People mostly know me as a Wildlife Photographer/Filmmaker, and I am, but the title completely over shadows a large part of my work – that of being a People Photographer. That probably doesn’t sound as cool as being a wildlife photographer to some, but to me, in the end it’s about capturing images that tell a story and images of people make for great stories. Earlier this year I was out on several shoots for ‘Incredible India’ and this made me reconnect with telling stories of people through portraits. Some of the most powerful images in history are of simple portraits, like the Afghan Girl – Sharbat Gula that Steve McCurry immortalized on the cover of National Geographic and that others use widely without credit. It’s an image that stays with you, and that’s the power of photography in general, and portraits in particular.

Here are a series of my favourite people portraits captured over the last few years ending with images from Nagaland, an ethnologist’s paradise – a place where I’m headed to in exactly a month’s time!

Kuruba – Brahmagiri, Kerala – This is one of my favourite early portraits made on a Canon A2 Film Camera. I used a Sigma 105mm f/2.8 macro to blur out the background and make him and his head gear of Cassia fistula flowers stand out.

Peruvian Lady – Cordillera del Condor, on the border of Ecuador in Peru – My first visit to South America. What I love about this image is not only a deeply wrinkled face that speaks of hardships in higher elevations, but also the earthen wall in the background. Camera: Canon5D Lens: 24-105mm @ f/4 ss:1/200

Fisherman in Tompotika – Sulawesi – Indonesia. Using artificial light. I love making images with natural light, but sometimes it just won’t work. Here I rushed back to camp fitted on my wireless transmitter and off-camera flash a Canon 580EX with diffuser and walked waist-deep into the water to get the right angle – holding the flash high to the left with one-hand and keeping the camera low to the water angled up to get the incredible sky and sunrise happening in the background. The dangerous part was the waves that came in a certain cycle and every thirty seconds rose up to chest level! DO NOT LET YOUR CAMERA SOAK IN WATER – especially not salt water! Canon 5D Mark2 with 16-35mm lens @ f/11 1/8th with off-camera Canon 580EX flash ST-E2 transmitter.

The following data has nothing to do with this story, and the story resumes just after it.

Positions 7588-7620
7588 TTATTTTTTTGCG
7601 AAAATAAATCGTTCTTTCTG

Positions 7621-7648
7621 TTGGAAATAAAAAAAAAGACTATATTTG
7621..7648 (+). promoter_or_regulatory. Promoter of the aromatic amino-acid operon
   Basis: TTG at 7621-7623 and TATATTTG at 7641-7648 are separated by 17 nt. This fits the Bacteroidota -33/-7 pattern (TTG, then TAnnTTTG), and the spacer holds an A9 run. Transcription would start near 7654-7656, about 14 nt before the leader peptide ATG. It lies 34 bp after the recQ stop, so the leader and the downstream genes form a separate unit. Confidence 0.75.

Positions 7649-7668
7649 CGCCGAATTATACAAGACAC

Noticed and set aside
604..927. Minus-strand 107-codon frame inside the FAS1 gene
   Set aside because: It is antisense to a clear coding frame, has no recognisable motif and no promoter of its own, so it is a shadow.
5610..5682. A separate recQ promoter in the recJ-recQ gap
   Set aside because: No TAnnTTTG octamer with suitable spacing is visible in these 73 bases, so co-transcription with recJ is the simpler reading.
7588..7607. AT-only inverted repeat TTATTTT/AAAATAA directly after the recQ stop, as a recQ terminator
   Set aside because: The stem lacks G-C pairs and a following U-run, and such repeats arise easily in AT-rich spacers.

Photographer – Kevin Schafer Portrait – Tompotika Peninsula – Sulawesi. Again, great sky, wide-angle portrait – but no flash. Here I used my head lamp on a diffused setting to light up only Kevin’s face to create this image. Always pay attention to the background, and if you’ve got a dramatic sky – please do include it! Canon 5Dmark2 with 16-355mm lens ISO320 f/3.5 1/5th sec. with light from a Petzl headlamp.

Tompotika – Man smoking. Using natural light. I don’t think I’ve ever been to a country with as many people who smoke as Sulawesi. It was quite shocking actually. Here a man was taking his last puff of the day, just before going to sleep. Canon 1DMark4 with 16-35mm @ f/2.8 1/8th of sec ISO4000.

Create silhouettes – Velas, Maharashtra. This old man is the turtle crusader of Velas. Poacher turned conservationist he was full of stories. I loved the hat he wore and the cane he walked with. So after getting the images that the magazine editor would be happy with, I turned to shooting towards the light – not to create a back-lit image, but to create a silhouette. Shape and form dictates good silhouettes. Canon 1D Mark4 lens- 70-200mm f/2.8 @ ISO 160 f/2.8 1/2500th